Tarnished: Book One
In 1915, starstruck Jack Abadie strikes out for the gilded streets of the most sinful town in the country—Hollywood. With him, he takes a secret that his country hometown would never understand.
After years of hard work and a chance invitation to a gay gentlemen's club, Jack is discovered. Soon, his talent, matinee idol good looks, and affable personality propel him to the height of stardom. But fame breeds distrust.
Meeting Wyatt Maitland turns Jack’s life upside down. He wants to be worthy of his good fortune, but old demons haunt him. Only through Wyatt's strength can Jack face that which keeps him from being the man he wants to be. Love without trust is empty.
As the 1920s roar, scandals rock the movie industry. Public tolerance of Hollywood's decadence has reached its limit. Under pressure to clean up its act, Jack’s studio issues an ultimatum. Either forsake the man he loves and remain a box office darling, or follow his heart and let his shining star fade to tarnished gold.
Since the day he’d seen Wallace Reid in The House of Silence at the Prytania, all he could think of was going to Hollywood and becoming a star. Maybe one day he’d even meet his idol.
Jack checked his pocket watch, a birthday gift from his father. The train would leave at six thirty, and with the three-hour leeway they’d allowed, they’d get to New Orleans Depot with little time to spare.
Andrew, his unwitting accomplice, would make it easier to get past his parents and out of the house, before they forced him to damn himself to eternal hell with more lies.
Jack could barely button his Sunday shirt for his trembling fingers. He donned his waistcoat and trousers, already feeling hotter than he had just out of his bath. Before he slipped into his church coat, he applied pomade to his unruly hair, then raked a comb through. He’d always admired the shine of Wallace Reid’s hair and did his best to emulate it every Sunday for church.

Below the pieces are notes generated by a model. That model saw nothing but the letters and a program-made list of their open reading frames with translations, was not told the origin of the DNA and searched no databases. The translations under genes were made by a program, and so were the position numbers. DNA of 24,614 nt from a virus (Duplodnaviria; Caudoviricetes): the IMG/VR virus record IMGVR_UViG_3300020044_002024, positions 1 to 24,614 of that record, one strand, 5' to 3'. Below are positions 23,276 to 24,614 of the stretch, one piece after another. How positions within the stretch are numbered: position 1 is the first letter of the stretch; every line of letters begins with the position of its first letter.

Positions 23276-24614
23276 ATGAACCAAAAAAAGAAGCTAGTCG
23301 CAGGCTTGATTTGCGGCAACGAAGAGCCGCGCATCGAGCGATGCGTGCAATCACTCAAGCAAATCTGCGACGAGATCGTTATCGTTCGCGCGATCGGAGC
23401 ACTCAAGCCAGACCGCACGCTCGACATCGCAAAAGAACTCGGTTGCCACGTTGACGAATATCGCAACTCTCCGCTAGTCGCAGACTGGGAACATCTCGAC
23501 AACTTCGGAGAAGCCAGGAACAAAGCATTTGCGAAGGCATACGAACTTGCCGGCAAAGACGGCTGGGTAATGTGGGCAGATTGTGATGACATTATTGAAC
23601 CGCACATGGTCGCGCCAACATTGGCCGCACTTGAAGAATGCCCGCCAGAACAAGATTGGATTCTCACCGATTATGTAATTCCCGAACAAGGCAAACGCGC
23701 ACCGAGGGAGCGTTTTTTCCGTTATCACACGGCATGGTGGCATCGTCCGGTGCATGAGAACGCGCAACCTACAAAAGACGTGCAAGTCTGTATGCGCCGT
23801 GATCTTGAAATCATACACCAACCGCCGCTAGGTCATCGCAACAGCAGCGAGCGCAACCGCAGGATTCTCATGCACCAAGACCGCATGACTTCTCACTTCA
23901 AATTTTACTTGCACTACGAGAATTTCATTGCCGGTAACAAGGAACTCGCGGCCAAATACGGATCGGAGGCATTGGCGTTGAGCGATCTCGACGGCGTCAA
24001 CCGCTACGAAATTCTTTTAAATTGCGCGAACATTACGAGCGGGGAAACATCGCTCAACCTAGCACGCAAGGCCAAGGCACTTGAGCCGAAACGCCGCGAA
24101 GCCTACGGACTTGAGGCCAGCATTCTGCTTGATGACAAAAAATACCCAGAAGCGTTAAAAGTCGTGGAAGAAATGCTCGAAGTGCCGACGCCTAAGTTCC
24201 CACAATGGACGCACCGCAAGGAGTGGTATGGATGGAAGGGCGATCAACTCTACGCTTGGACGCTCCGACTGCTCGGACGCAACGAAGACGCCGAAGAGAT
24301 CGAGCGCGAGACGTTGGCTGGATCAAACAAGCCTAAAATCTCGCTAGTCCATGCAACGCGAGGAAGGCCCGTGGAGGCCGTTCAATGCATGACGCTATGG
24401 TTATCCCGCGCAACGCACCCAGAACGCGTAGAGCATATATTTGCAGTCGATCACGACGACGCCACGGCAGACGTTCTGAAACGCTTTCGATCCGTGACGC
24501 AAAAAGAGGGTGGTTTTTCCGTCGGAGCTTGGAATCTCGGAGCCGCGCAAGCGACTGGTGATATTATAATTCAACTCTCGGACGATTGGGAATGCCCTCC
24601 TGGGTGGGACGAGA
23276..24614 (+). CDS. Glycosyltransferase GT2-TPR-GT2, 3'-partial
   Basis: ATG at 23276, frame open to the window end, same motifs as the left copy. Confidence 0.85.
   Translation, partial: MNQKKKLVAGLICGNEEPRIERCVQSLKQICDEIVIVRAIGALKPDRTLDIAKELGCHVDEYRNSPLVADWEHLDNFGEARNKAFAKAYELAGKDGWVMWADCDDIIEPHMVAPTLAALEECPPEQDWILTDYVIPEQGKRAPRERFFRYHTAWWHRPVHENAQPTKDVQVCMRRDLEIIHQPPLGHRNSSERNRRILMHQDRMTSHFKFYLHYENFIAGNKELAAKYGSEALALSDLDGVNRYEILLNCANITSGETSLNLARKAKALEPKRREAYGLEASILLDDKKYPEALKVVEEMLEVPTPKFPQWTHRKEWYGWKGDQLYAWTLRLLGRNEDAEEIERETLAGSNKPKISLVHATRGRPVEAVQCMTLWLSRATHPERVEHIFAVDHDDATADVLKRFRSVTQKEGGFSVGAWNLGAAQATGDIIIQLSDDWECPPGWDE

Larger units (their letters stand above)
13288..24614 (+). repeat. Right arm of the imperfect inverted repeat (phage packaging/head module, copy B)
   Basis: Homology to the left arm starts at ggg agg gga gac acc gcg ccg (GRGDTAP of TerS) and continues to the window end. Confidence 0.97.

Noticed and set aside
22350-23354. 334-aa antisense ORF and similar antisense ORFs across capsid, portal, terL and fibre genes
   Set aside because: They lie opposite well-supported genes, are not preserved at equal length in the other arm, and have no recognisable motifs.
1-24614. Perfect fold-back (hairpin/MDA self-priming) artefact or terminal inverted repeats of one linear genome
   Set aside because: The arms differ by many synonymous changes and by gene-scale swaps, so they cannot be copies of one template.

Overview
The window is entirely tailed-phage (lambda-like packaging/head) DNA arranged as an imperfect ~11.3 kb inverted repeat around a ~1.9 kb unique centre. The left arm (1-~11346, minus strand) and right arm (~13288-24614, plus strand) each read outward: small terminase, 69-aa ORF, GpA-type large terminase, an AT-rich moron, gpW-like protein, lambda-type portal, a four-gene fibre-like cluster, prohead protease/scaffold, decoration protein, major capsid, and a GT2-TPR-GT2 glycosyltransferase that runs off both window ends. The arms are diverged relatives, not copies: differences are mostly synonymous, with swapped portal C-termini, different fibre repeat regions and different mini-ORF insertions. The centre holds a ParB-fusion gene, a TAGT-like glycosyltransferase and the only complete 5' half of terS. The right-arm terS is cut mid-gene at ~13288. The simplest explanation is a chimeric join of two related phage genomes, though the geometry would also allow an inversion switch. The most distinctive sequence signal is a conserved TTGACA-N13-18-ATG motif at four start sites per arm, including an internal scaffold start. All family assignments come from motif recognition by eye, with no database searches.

He ticked off another box on his mental checklist. Dressed and ready to go. He’d already hidden his meagerly supplied valise behind the barn.
He cast a gaze around the dusty, cramped attic room he and his brother had always shared. His unmade bed made him wonder how easily he’d take to another one. On impulse, he fluffed up his pillow and put it back in place. Bad enough his mother would find his farewell note propped up against it, no need for her to see the impression of his head to make her even sadder.
He so wished he could have the life he wanted without hurting those he loved, but sadly, he saw no other way. Years of working in the cane fields was no life for a guy with his ambitions.
“Emery’s here,” Andrew shouted up the stairs.
His heart leapt. Just a few more moments, and he’d be in the clear. “Coming.”
He patted his waistcoat pockets. Pocket watch in one and his life savings in the other. He walked out the door without a second thought, and down the stairs.
His sickly father, Wilfred, sat in his favorite chair, reading the newspaper as he did most every day. He’d likely head back to the cane fields after the heat of the day dissipated somewhat.
His father glanced up over his glasses when Jack entered the room. “Where you headed?”
Jack decided he wouldn’t miss his father’s gruffness. “The picture show.”
Wilfred shook his head. “You spend entirely too much time with your head in the clouds, boy.”
Predictable response and nothing he hadn’t heard a million times before. “Yes, sir.”
“You are mighty dressed up for the picture show,” his mother said from across the room. “Andrew said you’re meeting Bessie.”
“Yes, Mama,” he said, his fingers firmly crossed behind his back.
“I’m so happy to hear that. She’s a nice Catholic girl. You know we’d like to see you married soon. You’re twenty, time you settled down.”
“Yes, ma’am,” Jack said, his eyes trained on the door, Emery, and freedom.
“We need more help in the fields. I ain’t gonna live forever.”
“Yes, Papa. I’ve got to go.”
His mother shouted after him as he leaped off the porch. “Dinner at six. Invite Bessie for some birthday cake.”
He waved, but didn’t answer. One less lie to cross his lips.
Buy Links: Amazon DreamSpinner Press
Given her love of history, Brita writes both het and gay historical romance. Many of her historicals have appeared on category bestseller lists at various online retailers.
Musa Publishing publishes Brita’s heterosexual historical romances, including the rewritten and expanded, best-selling Sapphire Club series, each with new titles. Again, each of the titles have again hit the best-selling lists at various online vendors.
Tarnished Gold, the first in her gay romance Tarnished series for Dreamspinner Press, was a winner in the 2013 Rainbow Awards, Historical Romance category. The book also received nominations for Best Historical and Best Book of 2013 from the readers of the Goodreads M/M Romance Group.
A bit of trivia—Brita pronounces her name, Bree-ta, and not Brit-a, like the famous water filter. Brita Addams is a mash-up of her real middle name and her husband's middle name, with an additional d and s.
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